Review – From Madness With Love

The quirky and offbeat nature of a game trying to be different – whether that be a unique tone, gameplay mechanic, or presentation – can land one of two ways. It might be something that people around the world embrace and covet, such as the now cult success of the Mother/Earthbound series. But it also wasn’t popular in the West when it launched, and it even now is a very divisive title that generates love or hate. In the same vein, Hylics is one of the best RPGs I’ve ever played that no one seems to know, and those who do are usually put off by the art styling. The point is, sometimes the ones that stand alone end up either as a lighthouse or a forgotten tower.

From Madness With Love is a visual novel that comes to us from Playism and is clearly looking to hook that demographic of unique players. Setting the stage in a classic high school idea, everything is off from the very beginning of this title. The school appears to be underwater, but there’s always weather elements, including rain. The teachers and faculty range from mostly humanoid to distinctly fishy, with a distinct affectation to capture some of the weirdness that lives under the sea. Within a short amount of time, it becomes clear of three things: this school is bizarre, some of the boys are cute, and terrible things are going to happen. This latter indicator is more subtle, but we can get to that in a moment.

From Madness With Love opening song

A subtle warning in the opening song for what might come.

It’s clear that From Madness With Love is trying to stand apart from other visual novels, and I think that it succeeds in several facets. For one, a single route is significantly shorter than most: you can get to at least one ending (good or bad) in five hours, potentially less. Players have a fair amount of text to digest, but this isn’t some massive tome like CLANNAD or Muv-Luv. It’s gotten relatively good, bite sized dialogue along with a minimal amount of exposition from the protagonist. This allows for brevity to be the spirit of it all without feeling rushed: you can get a good sense of atmosphere and intention with a concise amount of reading.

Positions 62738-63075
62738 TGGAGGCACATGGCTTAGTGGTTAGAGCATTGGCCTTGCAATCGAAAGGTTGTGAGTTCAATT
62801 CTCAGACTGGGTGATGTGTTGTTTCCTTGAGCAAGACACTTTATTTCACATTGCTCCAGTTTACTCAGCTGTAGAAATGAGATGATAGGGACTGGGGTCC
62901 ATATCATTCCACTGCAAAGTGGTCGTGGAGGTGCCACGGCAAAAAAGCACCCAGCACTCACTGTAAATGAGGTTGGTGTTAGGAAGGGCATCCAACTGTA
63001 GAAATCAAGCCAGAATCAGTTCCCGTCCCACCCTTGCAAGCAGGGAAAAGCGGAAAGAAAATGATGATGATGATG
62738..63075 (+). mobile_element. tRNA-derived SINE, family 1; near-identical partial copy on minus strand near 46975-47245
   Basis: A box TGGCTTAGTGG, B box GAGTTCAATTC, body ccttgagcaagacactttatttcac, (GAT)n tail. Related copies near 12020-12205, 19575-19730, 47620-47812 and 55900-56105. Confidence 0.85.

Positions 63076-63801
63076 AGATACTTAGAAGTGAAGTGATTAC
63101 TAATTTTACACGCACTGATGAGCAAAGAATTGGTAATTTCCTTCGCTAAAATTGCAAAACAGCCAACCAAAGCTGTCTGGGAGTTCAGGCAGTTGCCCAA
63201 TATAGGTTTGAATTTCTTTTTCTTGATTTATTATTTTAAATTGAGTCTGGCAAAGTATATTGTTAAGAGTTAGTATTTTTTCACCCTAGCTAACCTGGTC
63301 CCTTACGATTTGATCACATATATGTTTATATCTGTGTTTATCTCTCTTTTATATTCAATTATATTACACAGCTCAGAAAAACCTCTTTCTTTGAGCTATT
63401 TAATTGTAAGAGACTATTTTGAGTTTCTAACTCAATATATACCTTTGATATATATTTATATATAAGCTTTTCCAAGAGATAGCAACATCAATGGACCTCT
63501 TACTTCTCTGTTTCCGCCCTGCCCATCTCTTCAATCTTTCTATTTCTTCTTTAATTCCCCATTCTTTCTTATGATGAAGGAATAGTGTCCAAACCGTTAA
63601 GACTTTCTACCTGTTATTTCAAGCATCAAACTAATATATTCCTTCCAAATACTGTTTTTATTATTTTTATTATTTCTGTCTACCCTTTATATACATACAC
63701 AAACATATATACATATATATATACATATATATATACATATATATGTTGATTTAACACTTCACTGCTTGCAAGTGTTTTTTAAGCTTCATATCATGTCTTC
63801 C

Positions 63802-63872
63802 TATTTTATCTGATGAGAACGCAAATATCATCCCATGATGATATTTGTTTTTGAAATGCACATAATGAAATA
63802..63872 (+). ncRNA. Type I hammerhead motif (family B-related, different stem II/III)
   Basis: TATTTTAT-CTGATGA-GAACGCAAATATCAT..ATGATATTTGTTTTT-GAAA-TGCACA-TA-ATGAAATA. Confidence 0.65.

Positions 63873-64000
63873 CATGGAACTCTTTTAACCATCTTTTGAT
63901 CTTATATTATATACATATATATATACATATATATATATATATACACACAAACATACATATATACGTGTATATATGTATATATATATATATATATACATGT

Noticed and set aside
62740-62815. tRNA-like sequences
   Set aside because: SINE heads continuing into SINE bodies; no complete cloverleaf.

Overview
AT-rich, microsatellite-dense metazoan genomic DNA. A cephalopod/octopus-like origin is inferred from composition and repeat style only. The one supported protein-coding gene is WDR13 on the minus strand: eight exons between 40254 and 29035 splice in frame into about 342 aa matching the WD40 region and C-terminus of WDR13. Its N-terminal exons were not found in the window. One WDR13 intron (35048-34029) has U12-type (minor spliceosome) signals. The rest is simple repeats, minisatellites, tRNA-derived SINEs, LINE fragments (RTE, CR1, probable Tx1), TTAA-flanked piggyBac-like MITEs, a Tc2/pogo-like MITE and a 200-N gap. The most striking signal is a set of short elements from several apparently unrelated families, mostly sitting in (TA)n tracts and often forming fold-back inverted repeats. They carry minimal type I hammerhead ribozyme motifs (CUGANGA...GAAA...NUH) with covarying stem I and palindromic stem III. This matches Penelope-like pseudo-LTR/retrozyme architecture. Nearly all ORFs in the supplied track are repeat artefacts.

The character design is also quite excellent, and I think the visuals should not be overlooked. While there are some purposefully strange choices made in accents and accessories, it gels well with the world. From the dapper and proper Aorta senpai to the more sporty and grungy feel of Yuusuke, the selection of love interests for this boy centric title are small, but feels like it hits all the notes you could want. Overly affectionate and rather dumb? You pick Yuusuke, which also felt like the easiest ending to achieve. Want someone who absolutely hates you? Grab Marshmallow, that’s never a secret! Need a teacher who’s obsessing over you in a very uncomfortable way? You need help, and you should also pick Mr. Arakawa, the creepy school nurse!

From Madness With Love Mr. Arakawa

Okay, I did like the Vacation reference.

Visual novel fans tend to be drawn in by the potential for truly horrific bad endings, and From Madness With Love is no exception. There were some bold choices here when it comes to endings, but the scale is wildly imbalance in terms of “good” and “bad.” On the one hand, getting a good ending means the boy likes you and you can date, and there’s some implied physical activity that’s never fully portrayed. I’m grateful for this, as the overt focus on sexual acts can take away from the game and traumatize the player. The neutral ending also just leaves you by your lonesome and you just have to deal with the idea that maybe school and romance isn’t for you.

falling down

How do anime characters keep falling on each other like this? I tried once with my wife and we both ended up with concussions.